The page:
The Waiting Game, Paperback
3 out of 5 (3 ratings)


At 'The Hollyhocks' old people's home, the inhabitants are 'waiting for the scythe'. But while they are waiting...Lady Celia is running a blackmailing business on the side, Mr Cross keeps a tally of fellow residents' deaths on the back of his wardrobe, and then there is the rabid old Scots nationalist, and Mrs Green, a woman with a mysterious past. Hardly surprising in this environment that Mrs Bellamy decides she can't take any more and slits her throat. When Matron hushes it up because it would be bad for business, Lady Celia sees an opportunity to expand her blackmailing operation. Meanwhile two new incomers disturb the life of the home further; Mrs Feinberg, a sprightly Jewish woman of whom the other residents are immediately suspicious, and the elegant Mr Rufus. Hidden pasts, unusual sexual preferences and wickedly dark humour are mixed to delicious effect in Bernice Rubens' wonderful new novel.




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Showing 1 - 3 of 3 reviews.

Review by

How this book won a booker prize is beyond me. Repetitive happenings, uninteresting characters, little emotion, and it generalizes old people as horrible and petty.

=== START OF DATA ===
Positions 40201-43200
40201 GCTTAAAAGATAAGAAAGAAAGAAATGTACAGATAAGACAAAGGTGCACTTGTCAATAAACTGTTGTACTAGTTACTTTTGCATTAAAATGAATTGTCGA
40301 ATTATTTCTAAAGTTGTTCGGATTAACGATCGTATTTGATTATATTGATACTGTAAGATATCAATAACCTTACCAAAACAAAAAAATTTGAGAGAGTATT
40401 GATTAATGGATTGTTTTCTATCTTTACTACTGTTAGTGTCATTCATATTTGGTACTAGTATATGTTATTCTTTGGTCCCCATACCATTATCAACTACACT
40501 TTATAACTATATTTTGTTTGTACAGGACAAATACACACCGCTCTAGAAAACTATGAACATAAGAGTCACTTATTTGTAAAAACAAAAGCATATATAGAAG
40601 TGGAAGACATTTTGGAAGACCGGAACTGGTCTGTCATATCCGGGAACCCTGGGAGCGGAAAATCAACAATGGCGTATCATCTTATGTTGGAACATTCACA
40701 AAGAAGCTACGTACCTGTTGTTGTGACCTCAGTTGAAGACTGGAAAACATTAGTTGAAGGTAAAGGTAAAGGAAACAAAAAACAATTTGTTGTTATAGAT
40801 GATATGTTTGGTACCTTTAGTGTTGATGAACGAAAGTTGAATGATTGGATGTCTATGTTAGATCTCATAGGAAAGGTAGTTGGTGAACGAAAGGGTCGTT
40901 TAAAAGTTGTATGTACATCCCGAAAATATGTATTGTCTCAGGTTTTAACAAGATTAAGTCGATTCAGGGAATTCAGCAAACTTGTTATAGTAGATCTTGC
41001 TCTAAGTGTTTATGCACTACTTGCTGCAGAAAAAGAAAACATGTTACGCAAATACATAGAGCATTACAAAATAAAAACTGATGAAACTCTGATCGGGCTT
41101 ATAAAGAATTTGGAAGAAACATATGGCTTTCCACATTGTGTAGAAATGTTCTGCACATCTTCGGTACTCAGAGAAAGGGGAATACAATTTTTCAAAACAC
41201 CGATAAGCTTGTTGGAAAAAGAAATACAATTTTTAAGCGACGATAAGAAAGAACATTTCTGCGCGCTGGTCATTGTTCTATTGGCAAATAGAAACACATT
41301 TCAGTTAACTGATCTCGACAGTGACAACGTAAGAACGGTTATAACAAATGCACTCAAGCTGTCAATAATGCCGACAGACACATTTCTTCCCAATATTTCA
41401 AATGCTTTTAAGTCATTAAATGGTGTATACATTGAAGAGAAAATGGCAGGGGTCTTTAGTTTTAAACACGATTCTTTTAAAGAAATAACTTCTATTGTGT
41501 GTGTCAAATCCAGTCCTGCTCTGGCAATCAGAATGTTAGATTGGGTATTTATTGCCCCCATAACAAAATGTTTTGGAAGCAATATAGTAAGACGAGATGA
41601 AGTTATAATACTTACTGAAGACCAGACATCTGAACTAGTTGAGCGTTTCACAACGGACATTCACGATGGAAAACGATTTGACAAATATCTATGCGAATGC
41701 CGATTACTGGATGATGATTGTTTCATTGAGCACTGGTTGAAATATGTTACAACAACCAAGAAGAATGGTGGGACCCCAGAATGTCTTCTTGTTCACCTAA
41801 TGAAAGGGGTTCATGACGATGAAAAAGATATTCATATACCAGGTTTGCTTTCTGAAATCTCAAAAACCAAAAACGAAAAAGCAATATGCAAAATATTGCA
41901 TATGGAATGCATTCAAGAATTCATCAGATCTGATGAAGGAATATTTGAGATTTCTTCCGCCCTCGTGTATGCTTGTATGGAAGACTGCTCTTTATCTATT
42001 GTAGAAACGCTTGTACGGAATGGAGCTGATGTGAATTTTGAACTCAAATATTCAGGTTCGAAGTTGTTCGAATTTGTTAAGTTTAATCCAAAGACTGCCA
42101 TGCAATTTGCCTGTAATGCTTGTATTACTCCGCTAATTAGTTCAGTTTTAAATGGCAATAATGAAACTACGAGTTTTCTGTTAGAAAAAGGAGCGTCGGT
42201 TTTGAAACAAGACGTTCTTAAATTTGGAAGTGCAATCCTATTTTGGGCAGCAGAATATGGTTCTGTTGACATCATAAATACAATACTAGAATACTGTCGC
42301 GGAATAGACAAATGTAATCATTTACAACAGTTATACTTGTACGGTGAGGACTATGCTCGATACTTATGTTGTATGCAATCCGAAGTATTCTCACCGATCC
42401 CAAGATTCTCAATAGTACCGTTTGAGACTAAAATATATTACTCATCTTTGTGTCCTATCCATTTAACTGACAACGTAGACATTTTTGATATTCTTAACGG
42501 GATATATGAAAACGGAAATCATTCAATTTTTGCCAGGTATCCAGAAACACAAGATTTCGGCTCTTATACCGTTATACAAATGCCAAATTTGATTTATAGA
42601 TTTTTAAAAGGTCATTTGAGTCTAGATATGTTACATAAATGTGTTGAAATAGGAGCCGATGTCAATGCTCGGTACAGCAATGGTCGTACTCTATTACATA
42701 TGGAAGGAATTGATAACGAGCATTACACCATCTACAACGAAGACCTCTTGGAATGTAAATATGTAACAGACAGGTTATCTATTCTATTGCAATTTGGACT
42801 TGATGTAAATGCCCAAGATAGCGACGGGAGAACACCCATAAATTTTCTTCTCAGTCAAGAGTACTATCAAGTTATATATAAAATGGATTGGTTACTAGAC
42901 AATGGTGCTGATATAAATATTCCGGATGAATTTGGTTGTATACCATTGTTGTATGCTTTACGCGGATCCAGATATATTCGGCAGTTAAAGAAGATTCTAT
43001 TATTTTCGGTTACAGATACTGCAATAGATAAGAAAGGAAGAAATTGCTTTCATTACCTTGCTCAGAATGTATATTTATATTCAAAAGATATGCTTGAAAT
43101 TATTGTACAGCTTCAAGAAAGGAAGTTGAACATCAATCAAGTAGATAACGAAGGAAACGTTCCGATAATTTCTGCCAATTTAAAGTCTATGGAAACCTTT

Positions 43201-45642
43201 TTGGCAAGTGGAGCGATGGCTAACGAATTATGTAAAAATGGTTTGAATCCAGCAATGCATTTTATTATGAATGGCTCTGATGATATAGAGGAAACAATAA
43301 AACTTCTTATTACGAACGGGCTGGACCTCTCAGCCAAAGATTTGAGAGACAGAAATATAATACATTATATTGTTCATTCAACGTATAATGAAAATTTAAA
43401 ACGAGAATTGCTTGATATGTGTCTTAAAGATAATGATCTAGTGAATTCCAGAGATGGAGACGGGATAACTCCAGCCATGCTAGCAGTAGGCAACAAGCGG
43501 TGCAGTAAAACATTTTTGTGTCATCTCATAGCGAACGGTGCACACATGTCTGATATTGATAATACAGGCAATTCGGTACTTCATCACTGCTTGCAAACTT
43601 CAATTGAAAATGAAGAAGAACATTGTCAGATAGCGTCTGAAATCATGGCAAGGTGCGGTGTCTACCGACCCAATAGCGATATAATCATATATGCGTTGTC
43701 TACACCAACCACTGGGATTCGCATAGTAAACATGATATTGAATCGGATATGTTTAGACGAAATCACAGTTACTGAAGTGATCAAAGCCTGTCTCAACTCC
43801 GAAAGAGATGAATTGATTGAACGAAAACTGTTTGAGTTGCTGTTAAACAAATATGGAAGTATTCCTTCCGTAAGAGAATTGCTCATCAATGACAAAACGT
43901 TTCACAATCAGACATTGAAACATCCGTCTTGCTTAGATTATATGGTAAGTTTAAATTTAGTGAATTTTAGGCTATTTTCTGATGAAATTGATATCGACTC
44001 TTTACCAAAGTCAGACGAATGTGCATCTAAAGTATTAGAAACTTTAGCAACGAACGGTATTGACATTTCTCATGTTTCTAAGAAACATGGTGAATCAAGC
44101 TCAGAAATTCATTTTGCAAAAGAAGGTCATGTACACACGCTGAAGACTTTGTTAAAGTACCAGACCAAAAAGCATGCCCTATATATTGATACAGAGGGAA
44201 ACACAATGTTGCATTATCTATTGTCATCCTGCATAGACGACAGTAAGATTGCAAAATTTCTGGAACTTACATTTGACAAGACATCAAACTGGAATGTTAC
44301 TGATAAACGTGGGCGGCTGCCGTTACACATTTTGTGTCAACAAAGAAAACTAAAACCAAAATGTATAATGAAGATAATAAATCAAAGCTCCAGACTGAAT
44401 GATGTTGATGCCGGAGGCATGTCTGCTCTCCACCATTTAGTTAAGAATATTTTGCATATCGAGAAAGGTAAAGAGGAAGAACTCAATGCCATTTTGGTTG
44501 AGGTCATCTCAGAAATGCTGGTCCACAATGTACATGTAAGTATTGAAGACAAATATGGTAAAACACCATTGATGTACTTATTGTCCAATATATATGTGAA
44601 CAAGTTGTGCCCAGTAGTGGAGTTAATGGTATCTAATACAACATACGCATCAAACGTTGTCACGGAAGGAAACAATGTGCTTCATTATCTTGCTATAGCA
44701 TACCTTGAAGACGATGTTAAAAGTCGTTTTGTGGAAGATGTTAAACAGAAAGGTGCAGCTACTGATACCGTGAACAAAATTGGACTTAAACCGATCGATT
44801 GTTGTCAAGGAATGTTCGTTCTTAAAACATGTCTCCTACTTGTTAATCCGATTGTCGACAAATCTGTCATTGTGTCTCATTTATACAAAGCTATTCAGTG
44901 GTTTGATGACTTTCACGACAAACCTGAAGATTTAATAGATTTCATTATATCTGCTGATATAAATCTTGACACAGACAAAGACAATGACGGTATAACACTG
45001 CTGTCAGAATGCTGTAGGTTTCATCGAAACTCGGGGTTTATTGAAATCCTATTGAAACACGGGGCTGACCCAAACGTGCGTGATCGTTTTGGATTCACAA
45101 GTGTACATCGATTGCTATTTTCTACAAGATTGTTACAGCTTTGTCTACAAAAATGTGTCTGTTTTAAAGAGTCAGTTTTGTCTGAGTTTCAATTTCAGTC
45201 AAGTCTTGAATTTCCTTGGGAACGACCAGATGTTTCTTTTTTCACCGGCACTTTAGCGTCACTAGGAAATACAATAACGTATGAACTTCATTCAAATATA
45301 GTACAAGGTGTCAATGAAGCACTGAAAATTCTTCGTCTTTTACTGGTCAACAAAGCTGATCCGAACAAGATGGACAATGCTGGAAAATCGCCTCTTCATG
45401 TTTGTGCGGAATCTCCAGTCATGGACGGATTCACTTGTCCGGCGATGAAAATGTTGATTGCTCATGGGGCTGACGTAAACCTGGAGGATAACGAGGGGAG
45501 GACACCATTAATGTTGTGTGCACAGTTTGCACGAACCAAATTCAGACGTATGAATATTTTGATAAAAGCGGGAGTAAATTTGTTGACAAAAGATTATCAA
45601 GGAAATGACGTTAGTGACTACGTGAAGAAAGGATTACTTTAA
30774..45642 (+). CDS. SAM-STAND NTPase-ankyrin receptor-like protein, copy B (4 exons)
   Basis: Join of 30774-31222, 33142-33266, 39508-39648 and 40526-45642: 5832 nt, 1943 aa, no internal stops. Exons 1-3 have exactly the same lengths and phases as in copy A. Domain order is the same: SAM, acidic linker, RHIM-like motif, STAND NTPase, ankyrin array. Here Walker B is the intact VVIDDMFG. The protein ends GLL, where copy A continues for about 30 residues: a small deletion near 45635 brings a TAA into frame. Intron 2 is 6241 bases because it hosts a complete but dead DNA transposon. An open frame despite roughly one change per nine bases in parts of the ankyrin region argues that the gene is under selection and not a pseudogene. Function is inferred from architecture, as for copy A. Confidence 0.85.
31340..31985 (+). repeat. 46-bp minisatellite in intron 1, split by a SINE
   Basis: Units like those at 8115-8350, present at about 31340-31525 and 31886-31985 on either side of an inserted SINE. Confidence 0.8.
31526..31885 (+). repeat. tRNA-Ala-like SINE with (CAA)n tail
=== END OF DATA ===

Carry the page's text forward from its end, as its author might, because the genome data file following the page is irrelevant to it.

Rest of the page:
Review by

This is my favourite of Rubens' novels; it's witty, sly and seems a little slow to get moving (while things are actually happening just under the surface) - like the best residential home residents! The characters are, for the most part, quite horrible when taken at face value - but Rubens excels in finding the redeemable and ever likeable in each of her characters... and if we don't like them, we can often at least <i>sympathise</i> with them.What struck me as most unusual about this book is how rare it is to see our elderly stripped of romantic notions in literature... their pettiness, secrecy and occasional nobility are a startling facet of the story, even before the seemingly trivial string of events start to coalesce into an observable plot.

Review by

This is the first book by Bernice Rubens I've read, and it's also a "genre" I've been interested in lately--life in an old folks' home.This book is full of wickedly funny characters. Lady Celia keeps herself in style by running a thriving blackmail business on the side. Mr. Cross keeps a running tally of deaths as they occur, and revels each time someone dies before him. The residents all have hidden pasts and current eccentricities. Even the matron has some secrets. This was a fun read, and I'll be looking for more books by Rubens.

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